Listen to the Weekly Radio Readings by Sheila Winstead, RCHS Board Member
Recorded October 2020
October 4 & 11, 2020: One of Moranville Township’s schools was written about in the Warroad Pioneer on November 29, 2000. It was Isabelle Weitemier’s memories of school days in Moranville. Here is her story: I attended District 82, commonly referred to as just 82, as a first grader in 1941. It was a two-room school located approximately a mile from my Grandma and Grandpa Platt’s farm where my mother and I were staying during my dad’s employment on the Alaskan Highway. At that time it was operating as a two room school with grades 1 to 4 in the back room and 5 to 8 in the front. It had a divided privy with one side for the girls and one side for the boys. The girls side was a three or four hole bench style seat, and I assume the boys was the same. There was no running water; but a counter near the back of the room with a bucket, dipper and basin served for hand washing. The dipper was also used for drinking. I think we all must have stayed as healthy as we did from frequently challenged immune systems. There was a well and pump not far to the right of the front door, and some of the older kids were assigned to water duty.
It was in this school that I first learned about cousins. We had never lived near any relatives before, and here I had several cousins in each room. All of them were the children of my Aunt Naomi and Uncle Martin Hokanson. Two boys, Clifford and Blanchard, were in my room. The teacher’s name was Olga Green. She knew my parents. I think they had gone to the Warroad Normal School together. 82 was quite a change from the modern kindergarten I had attended in Two Harbors, Minnesota.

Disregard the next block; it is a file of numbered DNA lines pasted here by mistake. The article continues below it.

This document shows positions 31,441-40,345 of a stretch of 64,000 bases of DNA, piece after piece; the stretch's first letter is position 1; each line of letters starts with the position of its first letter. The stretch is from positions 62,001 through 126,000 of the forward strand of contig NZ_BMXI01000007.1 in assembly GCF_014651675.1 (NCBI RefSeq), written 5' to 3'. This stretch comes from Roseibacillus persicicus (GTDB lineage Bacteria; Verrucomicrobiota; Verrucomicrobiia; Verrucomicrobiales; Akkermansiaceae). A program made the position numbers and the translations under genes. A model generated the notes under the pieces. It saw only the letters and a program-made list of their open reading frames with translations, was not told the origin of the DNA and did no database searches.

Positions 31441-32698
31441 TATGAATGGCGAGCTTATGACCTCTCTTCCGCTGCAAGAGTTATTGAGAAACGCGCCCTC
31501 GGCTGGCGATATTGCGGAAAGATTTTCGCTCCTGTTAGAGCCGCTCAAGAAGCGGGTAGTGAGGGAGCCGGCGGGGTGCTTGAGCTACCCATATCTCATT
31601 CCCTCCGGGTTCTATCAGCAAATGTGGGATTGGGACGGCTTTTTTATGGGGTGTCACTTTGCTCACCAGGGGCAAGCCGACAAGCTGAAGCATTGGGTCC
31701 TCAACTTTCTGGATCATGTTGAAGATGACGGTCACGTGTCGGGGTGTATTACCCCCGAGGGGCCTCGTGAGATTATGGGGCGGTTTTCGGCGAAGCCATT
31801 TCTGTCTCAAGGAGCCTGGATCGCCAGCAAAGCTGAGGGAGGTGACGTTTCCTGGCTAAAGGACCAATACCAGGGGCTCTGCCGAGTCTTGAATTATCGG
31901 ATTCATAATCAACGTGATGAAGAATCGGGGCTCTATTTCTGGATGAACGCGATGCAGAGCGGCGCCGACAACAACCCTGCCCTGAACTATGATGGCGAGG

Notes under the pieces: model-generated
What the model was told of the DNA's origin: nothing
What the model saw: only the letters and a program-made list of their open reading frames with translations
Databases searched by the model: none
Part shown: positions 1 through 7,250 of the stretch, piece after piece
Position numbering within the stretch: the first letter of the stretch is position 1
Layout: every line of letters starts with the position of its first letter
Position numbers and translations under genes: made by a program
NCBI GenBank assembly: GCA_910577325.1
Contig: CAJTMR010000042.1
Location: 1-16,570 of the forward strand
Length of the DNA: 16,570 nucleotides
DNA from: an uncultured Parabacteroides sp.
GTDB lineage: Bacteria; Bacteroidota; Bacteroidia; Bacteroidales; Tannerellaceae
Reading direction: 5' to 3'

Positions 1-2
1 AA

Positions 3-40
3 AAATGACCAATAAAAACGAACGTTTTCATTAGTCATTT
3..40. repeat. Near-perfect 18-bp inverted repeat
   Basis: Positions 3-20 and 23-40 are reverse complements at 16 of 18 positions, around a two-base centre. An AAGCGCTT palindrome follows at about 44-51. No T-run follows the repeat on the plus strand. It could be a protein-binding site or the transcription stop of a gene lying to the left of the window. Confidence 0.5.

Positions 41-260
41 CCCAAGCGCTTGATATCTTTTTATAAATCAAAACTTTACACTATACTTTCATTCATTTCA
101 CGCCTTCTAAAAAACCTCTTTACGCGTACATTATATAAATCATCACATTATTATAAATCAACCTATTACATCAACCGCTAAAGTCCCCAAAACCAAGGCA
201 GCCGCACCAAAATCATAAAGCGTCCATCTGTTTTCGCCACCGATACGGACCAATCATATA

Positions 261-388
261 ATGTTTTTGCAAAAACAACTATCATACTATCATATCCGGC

We had to walk to and from school. It was about a mile from my grandparents’ home, but some of the kids had at least two miles to walk…listen for the rest of the story.
October 18 & 25, 2020: Today’s story is about a homesteader in Stafford Township. His name was Peter Olaf Nelson. His granddaughter Muriel Fevold shared a letter he had written to his second wife, hoping they could be married soon as he had a large family to take care of after the death of his first wife. She also gave me some details of his history.
Peter married Mary Roseen in 1897. Together they had 10 children: Willie, Selma (Mrs. Charlie) Skoglund, Oscar (married to Edith), Albert (married to Hildi), Alice (Mrs. Albin) Hedlund, Edith (Mrs. Leanard) Olson, Muriel’s mother Mildred (Mrs. Lawrence) Olson, Alfred (married to Ruth), Emil (married to Marie, the original owners of Nelson’s Café), and Marie (Mrs. Elbridge) Pike. His wife Mary died in 1921 shortly after the birth of their 10th child, Marie. She died of postpartum infection and sepsis. The doctors did not wear gloves back in those days, and Penicillin had not been discovered yet, so it was not an uncommon fate. The youngest children stayed with neighbors and relatives until he remarried.
Peter married Anna Peterson in 1922 and they went on to have two more children: Ruth (Mrs. Clayton) Erickson, and Della (Mrs. Odean) Anderson.
Here is the letter his family found that he had written to Anna after he had proposed marriage:
January 9, 1922
Dear Anna,… listen for the rest of the story.
Thank you to for letting us share the history of our county with your listeners.